From that account, they will:
- Deduct the percentage designated as payment for their services in the contingent fee agreement they entered with you.
- Settle any medical liens placed on the award by health care providers or insurers.
Following these two deductions, they will meet with you to finalize your case and turn the remainder of the funds over to you. As you can see from this process, you will not receive the percentage of the award designated as payment for your attorney’s services. Additionally, you will not receive the portion of the award used to satisfy liens. However, this money was used to pay for expenses that you would have incurred and paid out-of-pocket had your insurance company not provided coverage for them.
In the big picture: most personal injury claimants do not lose money due to subrogation, but it will reduce their net settlement. The main premise of subrogation is that the claimant simply won’t get funds their insurance company already paid out, since that amount will be turned over the subrogation interest. However, this is where a skilled personal injury attorney can help negotiate the subrogation interest lien amounts down, and help you net more from your overall settlement.
How Your Attorney Can Help You Obtain the Compensation You Need
An experienced personal injury lawyer not only provides services to assist you in resolving your personal injury claim but continues to fight for your right to compensation by negotiating liens placed against your settlement or award. Here is a look at some of these services.
Valuing Your Claim
Establishing the value of a personal injury claim isn’t just a matter of adding together the expenses you incurred.
While these bills are certainly part of your claims’ value, don’t forget to consider:
- How much liability insurance the at-fault party has. As noted, it is incredibly difficult to collect compensation from an individual instead of their insurance because they often do not have the money needed to pay out-of-pocket. Insurance is almost always the source of compensation after an accident. Your attorney will investigate your case thoroughly to identify all sources of liability and all insurance resources available to provide compensation.
- Other sources of compensation or assistance you have received, such as coverage provided from your own insurance policy that reduces the economic damages you can seek through subrogation.
- The severity of your injury and the presence of permanent injuries that impact your ability to earn an income.
Communication With Both Insurance Providers
Personal injury attorneys are skilled negotiators, which is helpful when working out a settlement. Your attorney can manage communication with the at-fault party’s insurer to garner a fair settlement offer on your behalf. They can also manage communication with your insurer to negotiate the liens. Often, insurance companies will agree to accept a lower amount during subrogation, which means you receive more of your award.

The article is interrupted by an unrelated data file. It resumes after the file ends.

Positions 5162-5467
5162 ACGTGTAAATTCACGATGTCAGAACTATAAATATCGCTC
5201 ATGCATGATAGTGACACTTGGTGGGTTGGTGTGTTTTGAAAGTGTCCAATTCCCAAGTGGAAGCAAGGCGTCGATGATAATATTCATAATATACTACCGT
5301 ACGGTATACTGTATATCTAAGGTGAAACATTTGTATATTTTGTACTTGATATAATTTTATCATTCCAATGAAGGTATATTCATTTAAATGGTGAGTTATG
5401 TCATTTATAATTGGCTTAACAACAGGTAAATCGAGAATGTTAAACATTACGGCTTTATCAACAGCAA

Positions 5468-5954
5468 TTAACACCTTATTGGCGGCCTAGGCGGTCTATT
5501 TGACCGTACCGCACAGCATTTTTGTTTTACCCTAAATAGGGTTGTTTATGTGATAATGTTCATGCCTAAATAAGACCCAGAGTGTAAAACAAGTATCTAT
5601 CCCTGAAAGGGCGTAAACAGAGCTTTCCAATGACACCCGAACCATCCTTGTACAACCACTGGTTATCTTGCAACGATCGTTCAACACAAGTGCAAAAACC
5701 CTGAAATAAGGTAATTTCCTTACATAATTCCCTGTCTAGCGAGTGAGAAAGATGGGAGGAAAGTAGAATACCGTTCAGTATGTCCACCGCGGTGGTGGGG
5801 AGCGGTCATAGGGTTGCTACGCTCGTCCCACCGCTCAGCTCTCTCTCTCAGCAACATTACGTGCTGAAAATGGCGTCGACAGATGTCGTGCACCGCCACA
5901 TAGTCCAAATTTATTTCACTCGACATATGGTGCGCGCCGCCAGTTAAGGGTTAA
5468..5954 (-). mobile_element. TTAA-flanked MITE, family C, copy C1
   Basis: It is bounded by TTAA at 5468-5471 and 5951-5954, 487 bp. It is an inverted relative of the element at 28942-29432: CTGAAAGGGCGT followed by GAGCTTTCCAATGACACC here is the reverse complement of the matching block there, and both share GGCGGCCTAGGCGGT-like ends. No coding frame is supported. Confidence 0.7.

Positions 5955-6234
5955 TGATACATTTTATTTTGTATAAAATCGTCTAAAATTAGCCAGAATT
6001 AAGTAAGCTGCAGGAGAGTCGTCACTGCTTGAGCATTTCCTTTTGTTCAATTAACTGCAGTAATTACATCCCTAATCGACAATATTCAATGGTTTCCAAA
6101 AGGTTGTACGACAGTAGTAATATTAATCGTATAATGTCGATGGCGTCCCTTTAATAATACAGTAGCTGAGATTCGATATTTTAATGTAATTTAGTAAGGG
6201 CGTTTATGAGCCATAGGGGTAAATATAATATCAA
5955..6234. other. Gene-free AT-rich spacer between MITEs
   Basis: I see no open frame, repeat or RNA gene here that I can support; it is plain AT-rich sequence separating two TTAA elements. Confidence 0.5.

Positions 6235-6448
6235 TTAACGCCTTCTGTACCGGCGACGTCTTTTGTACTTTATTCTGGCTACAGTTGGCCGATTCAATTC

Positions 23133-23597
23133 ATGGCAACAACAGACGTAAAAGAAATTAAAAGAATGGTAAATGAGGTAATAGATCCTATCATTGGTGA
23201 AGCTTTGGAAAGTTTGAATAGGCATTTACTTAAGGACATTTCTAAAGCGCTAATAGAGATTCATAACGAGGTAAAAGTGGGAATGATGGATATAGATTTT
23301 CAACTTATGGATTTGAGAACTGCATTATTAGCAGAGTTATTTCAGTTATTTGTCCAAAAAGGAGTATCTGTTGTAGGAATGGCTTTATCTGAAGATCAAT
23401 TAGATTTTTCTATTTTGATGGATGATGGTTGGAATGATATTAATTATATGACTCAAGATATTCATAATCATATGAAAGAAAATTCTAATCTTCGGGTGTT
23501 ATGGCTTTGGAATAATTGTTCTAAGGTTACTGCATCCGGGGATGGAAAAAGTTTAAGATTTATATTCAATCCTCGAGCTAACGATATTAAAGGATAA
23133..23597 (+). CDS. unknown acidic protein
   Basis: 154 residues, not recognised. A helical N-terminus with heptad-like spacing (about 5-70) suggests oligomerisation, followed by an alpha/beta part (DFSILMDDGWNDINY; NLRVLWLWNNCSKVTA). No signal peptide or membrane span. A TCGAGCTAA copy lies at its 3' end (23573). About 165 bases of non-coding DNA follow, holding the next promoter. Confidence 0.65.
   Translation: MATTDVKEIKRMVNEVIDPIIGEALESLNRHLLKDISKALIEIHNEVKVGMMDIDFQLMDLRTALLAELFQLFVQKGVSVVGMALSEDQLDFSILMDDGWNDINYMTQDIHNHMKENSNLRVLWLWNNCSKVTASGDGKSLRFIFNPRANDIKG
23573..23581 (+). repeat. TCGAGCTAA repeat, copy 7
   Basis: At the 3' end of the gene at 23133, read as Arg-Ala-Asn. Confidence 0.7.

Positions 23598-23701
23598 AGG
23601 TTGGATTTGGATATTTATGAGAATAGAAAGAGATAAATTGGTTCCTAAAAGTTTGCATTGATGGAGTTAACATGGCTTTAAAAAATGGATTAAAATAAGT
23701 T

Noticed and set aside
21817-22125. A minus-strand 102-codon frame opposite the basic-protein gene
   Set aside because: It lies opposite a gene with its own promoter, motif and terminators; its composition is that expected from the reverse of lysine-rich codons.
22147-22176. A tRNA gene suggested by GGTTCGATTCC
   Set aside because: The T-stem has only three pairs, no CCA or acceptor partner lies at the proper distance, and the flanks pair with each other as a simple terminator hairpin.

Gathering Evidence and Witness Testimony to Prove Fault
One of the main hold-ups in receiving a settlement through a claim filed against the at-fault party’s insurance policy is a lack of clarity over who was at fault. Many accidents do not follow the stereotypical pattern: one at-fault party and one injured party. In truth, many cases feature liability from multiple parties, as well as multiple injured parties. It can take time to determine who was responsible and how much responsibility they had.
Your insurance company will be advocating for themselves during this process, using subrogation to recoup the expenses they cover. The at-fault party’s insurance provider will also advocate for themselves by attempting to shift liability off their insured and onto other parties.
Your personal injury attorney is your advocate during this process, gathering the evidence and witness testimony needed to prove the elements of liability, which include:
- Duty: The at-fault party had a duty in a given set of circumstances to take reasonable actions to avoid causing physical harm or property damage to others.
- Breach: The at-fault party breached the duty of care they owed others when they acted carelessly or recklessly.
- Cause: Because of the at-fault party’s breach, an accident occurred that injured you.
Most personal injury claims settle out of court. However, if the at-fault party’s insurer fails to compensate the claim, you can file a personal injury lawsuit and request a judge or jury determine liability and compensation. Your insurance company is also permitted to take the at-fault party’s insurer to court for failure to reimburse them for the expenses you incurred and they covered.
Collecting Your Settlement or Award
Upon the successful resolution of your claim, your attorney will assist you in collecting your settlement or award and satisfying the subrogation liens placed on the award. As mentioned, they can negotiate these expenses on your behalf so you can receive more money after you pay back your own insurance company.
If an accident that wasn’t your fault injured you, contact an accomplished personal injury attorney who can help you understand the personal injury claims process and how to recover the most compensation possible. Set up a free case evaluation and let an attorney help you on your way to recovery.